Oracles function result cache (FRC) works, in simplified terms, by caching the result of a PL/SQL function. This can greatly improve performance, but it can also lead to performance problems.Read More »
Which tables could need updated statistics?
Does your tables need updated statistics for the optimizer? Here’s a couple of views that could be useful in the gathering of information.Read More »
Statistics gathering parameters for partitioned tables
When partitioned tables get a bit large, these parameters may be suitable to set.Read More »
Reviewing statements with hints, using PL/Scope
In my previous post, I showed how you can add a fake hint to tag the origin of a duplicated statement and as a side-effect make it unique. What if you regret and can’t remember where it was. Or you want to review old hinted statements after an upgrade to a newer version of the database/optimizer.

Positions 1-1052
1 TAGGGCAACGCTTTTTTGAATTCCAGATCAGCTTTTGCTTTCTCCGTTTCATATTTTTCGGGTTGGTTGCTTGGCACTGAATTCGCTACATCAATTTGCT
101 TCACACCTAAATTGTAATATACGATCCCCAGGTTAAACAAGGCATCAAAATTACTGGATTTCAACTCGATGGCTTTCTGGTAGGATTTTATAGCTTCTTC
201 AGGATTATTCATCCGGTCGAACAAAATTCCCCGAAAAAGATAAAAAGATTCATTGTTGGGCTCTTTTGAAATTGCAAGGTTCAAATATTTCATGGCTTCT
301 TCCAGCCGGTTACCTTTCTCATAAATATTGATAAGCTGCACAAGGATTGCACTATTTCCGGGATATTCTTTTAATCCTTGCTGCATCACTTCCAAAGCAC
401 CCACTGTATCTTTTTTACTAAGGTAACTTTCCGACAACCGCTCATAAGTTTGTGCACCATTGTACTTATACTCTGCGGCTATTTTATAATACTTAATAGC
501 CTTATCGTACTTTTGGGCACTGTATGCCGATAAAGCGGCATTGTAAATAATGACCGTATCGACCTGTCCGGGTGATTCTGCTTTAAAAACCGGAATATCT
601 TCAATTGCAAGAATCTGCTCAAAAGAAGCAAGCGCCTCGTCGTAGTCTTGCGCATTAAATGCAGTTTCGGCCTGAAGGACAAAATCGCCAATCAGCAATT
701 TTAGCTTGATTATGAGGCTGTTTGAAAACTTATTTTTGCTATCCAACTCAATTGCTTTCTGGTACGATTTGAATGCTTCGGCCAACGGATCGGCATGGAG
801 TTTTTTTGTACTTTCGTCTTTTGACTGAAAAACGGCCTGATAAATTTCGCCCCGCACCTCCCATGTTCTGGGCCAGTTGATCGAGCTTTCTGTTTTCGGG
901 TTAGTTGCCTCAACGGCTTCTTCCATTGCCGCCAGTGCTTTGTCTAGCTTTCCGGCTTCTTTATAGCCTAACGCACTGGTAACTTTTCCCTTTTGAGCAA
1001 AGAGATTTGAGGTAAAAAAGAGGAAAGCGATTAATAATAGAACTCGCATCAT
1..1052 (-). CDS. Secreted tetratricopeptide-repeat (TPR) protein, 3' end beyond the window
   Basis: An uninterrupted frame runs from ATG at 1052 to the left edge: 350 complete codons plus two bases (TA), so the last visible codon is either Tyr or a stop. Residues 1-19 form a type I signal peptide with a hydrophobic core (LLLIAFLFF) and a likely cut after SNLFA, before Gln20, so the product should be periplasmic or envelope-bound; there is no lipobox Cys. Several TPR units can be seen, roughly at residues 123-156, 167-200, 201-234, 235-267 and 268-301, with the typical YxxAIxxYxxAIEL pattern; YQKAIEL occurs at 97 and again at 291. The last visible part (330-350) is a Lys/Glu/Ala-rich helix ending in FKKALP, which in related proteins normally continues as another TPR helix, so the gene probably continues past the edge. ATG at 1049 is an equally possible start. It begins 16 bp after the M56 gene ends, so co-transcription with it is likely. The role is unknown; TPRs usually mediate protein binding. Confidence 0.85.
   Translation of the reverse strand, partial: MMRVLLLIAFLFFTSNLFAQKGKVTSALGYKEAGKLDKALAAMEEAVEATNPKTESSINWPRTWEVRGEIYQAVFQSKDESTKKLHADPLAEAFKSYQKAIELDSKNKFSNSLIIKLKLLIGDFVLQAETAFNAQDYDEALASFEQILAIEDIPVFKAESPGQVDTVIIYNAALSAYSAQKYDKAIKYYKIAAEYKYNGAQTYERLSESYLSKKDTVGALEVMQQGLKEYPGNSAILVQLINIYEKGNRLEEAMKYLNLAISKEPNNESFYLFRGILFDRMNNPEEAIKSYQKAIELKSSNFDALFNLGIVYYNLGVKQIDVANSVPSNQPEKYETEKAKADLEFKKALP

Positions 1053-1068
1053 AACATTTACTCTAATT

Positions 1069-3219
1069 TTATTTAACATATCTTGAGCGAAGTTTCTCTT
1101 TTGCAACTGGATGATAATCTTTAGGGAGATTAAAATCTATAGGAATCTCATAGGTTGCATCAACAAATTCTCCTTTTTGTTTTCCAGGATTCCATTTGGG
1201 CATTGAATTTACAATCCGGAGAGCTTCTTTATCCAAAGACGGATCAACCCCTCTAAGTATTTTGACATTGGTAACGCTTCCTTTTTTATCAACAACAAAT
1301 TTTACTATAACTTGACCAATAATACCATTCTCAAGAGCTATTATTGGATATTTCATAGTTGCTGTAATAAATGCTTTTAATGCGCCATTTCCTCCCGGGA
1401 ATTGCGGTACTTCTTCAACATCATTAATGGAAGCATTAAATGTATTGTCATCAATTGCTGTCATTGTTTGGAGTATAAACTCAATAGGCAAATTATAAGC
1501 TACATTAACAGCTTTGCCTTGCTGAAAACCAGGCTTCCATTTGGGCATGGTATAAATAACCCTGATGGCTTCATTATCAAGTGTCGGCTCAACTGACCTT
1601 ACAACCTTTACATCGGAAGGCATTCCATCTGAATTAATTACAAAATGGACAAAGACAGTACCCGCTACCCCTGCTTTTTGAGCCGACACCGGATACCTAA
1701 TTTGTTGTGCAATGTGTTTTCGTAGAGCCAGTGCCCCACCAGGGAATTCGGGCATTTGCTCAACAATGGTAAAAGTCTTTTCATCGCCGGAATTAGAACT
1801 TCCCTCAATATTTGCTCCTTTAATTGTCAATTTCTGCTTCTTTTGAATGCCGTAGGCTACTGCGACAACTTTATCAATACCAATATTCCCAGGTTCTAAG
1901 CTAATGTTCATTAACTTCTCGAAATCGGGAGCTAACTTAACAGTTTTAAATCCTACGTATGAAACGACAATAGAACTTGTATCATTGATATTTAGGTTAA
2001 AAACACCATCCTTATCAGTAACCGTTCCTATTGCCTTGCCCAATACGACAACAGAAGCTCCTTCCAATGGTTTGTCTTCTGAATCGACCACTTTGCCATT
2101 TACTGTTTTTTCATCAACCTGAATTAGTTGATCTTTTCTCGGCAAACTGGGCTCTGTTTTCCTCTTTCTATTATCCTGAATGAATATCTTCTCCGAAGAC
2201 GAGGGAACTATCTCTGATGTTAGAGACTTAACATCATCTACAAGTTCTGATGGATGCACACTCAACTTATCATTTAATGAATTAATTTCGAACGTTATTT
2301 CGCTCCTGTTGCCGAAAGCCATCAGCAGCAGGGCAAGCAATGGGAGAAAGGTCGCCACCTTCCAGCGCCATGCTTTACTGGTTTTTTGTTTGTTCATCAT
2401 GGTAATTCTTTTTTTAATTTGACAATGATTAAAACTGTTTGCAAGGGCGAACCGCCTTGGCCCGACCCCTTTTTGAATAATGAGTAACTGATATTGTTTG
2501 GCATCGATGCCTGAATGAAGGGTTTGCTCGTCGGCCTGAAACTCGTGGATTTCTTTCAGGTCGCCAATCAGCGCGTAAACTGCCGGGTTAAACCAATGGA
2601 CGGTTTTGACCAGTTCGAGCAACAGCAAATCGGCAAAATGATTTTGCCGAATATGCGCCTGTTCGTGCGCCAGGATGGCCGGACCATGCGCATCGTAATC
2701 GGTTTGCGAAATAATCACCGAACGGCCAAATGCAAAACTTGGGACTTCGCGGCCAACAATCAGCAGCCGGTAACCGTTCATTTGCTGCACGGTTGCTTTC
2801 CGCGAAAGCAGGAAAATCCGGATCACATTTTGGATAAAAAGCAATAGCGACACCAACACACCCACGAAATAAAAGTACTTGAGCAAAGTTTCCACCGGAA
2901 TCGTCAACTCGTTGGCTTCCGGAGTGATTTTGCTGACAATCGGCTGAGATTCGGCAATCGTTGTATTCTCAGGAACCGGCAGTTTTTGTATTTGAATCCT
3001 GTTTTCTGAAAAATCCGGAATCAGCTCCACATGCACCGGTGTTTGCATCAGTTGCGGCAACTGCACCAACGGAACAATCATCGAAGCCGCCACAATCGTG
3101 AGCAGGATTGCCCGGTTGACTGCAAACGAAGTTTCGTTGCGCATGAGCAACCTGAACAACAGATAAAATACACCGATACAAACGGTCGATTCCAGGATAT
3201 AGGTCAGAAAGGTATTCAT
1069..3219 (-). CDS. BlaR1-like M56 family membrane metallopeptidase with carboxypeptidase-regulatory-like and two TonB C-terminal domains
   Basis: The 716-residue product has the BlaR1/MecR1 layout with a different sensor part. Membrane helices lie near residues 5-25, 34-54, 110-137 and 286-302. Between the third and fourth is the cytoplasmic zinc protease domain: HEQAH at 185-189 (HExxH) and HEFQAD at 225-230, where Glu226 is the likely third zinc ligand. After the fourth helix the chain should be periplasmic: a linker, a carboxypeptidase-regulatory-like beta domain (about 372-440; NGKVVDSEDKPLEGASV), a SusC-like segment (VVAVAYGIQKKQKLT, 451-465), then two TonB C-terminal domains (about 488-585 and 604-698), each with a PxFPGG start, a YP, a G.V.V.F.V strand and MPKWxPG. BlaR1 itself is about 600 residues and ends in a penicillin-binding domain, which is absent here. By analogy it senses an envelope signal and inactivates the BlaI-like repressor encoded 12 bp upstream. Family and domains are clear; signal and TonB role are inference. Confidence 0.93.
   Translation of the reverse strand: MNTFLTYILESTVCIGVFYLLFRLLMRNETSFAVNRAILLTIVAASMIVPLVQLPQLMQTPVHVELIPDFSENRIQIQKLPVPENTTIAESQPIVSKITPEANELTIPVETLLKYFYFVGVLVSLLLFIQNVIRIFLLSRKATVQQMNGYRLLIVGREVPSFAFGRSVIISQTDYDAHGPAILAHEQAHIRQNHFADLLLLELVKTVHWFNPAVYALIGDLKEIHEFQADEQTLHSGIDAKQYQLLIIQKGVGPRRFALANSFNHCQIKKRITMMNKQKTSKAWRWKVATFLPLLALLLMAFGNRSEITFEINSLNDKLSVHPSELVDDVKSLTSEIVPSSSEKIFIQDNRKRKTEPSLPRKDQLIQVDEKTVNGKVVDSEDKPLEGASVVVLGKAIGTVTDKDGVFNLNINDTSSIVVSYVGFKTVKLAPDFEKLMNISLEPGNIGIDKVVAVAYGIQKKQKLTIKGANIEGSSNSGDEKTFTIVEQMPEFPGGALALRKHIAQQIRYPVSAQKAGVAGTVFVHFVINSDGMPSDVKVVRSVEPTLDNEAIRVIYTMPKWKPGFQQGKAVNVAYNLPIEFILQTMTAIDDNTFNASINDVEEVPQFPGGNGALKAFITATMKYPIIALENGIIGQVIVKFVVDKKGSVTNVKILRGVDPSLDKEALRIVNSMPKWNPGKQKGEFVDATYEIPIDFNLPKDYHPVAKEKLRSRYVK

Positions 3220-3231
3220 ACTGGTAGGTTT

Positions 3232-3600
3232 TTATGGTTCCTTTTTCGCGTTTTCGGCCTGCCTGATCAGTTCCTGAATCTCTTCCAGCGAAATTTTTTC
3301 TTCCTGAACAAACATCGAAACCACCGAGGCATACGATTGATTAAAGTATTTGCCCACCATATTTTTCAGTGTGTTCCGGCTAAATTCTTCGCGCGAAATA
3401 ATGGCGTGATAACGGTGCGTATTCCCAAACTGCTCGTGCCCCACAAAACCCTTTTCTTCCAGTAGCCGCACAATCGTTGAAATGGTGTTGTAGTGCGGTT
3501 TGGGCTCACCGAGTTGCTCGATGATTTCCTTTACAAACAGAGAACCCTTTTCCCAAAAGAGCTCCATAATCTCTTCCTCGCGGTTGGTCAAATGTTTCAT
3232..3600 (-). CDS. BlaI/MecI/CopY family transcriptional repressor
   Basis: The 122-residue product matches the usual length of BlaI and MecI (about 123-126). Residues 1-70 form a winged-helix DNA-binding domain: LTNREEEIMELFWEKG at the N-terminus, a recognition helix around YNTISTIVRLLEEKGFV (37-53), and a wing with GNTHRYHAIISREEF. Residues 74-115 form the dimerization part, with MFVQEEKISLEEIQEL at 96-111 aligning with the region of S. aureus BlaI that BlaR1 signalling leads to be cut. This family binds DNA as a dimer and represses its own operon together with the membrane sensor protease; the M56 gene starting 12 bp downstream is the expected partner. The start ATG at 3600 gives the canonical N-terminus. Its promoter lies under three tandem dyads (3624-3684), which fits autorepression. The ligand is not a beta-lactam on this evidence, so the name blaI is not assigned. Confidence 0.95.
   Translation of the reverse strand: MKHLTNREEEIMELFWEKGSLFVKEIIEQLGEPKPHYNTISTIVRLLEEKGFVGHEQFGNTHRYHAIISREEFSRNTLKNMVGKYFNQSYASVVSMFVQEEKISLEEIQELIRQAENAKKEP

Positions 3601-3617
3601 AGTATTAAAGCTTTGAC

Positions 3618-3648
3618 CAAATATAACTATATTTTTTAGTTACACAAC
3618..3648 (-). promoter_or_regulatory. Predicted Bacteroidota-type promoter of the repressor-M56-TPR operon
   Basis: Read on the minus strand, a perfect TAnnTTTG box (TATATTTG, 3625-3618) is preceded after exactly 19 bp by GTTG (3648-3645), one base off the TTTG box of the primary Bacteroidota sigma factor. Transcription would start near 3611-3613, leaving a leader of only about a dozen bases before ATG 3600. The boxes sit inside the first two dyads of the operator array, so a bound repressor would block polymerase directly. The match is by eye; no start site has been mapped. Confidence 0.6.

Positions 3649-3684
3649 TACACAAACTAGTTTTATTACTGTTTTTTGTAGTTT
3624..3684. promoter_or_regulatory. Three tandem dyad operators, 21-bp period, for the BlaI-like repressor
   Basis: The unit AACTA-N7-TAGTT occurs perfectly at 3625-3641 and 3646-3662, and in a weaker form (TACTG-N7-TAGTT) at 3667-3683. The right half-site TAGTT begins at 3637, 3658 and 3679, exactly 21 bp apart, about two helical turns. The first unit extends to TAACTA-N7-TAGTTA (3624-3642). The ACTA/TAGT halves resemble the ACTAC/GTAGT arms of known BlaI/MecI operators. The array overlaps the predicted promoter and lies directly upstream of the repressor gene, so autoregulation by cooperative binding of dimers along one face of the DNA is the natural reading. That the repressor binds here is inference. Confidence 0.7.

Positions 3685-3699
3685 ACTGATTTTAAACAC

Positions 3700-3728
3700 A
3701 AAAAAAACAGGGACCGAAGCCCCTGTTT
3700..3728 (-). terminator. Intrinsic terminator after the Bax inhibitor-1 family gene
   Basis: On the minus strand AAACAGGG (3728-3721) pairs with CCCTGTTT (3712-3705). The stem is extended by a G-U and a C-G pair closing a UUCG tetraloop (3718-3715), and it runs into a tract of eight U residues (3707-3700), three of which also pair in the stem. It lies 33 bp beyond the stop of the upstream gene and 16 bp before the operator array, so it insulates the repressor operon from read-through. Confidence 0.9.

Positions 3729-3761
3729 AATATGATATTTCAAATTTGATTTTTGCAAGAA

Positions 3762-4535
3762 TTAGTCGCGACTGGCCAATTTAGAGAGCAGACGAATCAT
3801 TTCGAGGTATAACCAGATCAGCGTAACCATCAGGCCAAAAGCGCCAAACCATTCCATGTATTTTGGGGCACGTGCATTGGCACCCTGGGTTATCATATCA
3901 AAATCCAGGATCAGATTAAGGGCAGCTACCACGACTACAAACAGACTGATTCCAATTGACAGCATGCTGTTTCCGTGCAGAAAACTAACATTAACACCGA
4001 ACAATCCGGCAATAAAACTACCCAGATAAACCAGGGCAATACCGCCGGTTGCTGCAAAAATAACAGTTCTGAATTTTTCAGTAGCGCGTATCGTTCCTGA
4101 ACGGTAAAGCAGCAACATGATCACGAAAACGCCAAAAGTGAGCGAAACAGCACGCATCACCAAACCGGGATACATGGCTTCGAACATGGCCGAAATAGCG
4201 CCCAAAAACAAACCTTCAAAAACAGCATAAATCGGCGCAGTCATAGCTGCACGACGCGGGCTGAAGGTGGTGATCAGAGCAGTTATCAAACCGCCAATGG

Differentiating between duplicated statements
Finding duplicate SQL statements using PL/Scope is easy. If you cannot merge them, how can you differentiate between which source is being run?
Find bad performing queries or code with PL/Scope
On our production system we’ve enabled the collection of PL/Scope metadata. Since this is a SmartDB/PinkDB-application (business logic and queries in the database), this makes it really easy to find, inspect and modify the source code of queries that doesn’t run efficiently. Now it’s even easier using reports in Oracle SQL Developer.
Function result cache and application context – don’t get burned
Oracles function result cache (FRC) can in certain cases give a considerable performance boost. Application context is another useful feature. How does FRC work when the function result relies on context-settings? And how can we make them play well together?
Compression of Oracle database network traffic
I read this blog-post by Connor McDonald the other day about the Advanced Network Compression and network transfer savings. It reminded me of a feature not many know of and comes without an extra cost option. In fact, it’s on by default.